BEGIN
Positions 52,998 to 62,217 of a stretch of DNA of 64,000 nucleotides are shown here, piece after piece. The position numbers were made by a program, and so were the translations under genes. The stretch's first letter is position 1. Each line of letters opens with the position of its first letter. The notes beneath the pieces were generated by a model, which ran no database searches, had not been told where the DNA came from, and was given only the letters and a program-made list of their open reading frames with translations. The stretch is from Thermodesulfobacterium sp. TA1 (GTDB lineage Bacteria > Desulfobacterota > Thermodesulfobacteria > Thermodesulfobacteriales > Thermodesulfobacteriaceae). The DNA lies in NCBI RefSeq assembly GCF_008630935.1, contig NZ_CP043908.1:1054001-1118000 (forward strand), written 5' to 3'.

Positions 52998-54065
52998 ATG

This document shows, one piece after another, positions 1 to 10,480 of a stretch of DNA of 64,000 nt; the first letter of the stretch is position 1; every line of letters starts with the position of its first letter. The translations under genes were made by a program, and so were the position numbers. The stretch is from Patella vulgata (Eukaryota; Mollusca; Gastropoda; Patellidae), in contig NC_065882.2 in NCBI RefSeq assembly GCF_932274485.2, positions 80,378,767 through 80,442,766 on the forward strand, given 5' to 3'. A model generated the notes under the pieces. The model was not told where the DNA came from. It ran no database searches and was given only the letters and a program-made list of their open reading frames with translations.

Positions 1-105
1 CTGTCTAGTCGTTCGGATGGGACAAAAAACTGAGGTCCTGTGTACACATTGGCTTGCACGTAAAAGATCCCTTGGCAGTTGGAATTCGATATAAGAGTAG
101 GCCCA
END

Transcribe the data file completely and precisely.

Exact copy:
Positions 52,998 to 62,217 of a stretch of DNA of 64,000 nucleotides are shown here, piece after piece. The position numbers were made by a program, and so were the translations under genes. The stretch's first letter is position 1. Each line of letters opens with the position of its first letter. The notes beneath the pieces were generated by a model, which ran no database searches, had not been told where the DNA came from, and was given only the letters and a program-made list of their open reading frames with translations. The stretch is from Thermodesulfobacterium sp. TA1 (GTDB lineage Bacteria > Desulfobacterota > Thermodesulfobacteria > Thermodesulfobacteriales > Thermodesulfobacteriaceae). The DNA lies in NCBI RefSeq assembly GCF_008630935.1, contig NZ_CP043908.1:1054001-1118000 (forward strand), written 5' to 3'.

Positions 52998-54065
52998 ATG

This document shows, one piece after another, positions 1 to 10,480 of a stretch of DNA of 64,000 nt; the first letter of the stretch is position 1; every line of letters starts with the position of its first letter. The translations under genes were made by a program, and so were the position numbers. The stretch is from Patella vulgata (Eukaryota; Mollusca; Gastropoda; Patellidae), in contig NC_065882.2 in NCBI RefSeq assembly GCF_932274485.2, positions 80,378,767 through 80,442,766 on the forward strand, given 5' to 3'. A model generated the notes under the pieces. The model was not told where the DNA came from. It ran no database searches and was given only the letters and a program-made list of their open reading frames with translations.

Positions 1-105
1 CTGTCTAGTCGTTCGGATGGGACAAAAAACTGAGGTCCTGTGTACACATTGGCTTGCACGTAAAAGATCCCTTGGCAGTTGGAATTCGATATAAGAGTAG
101 GCCCA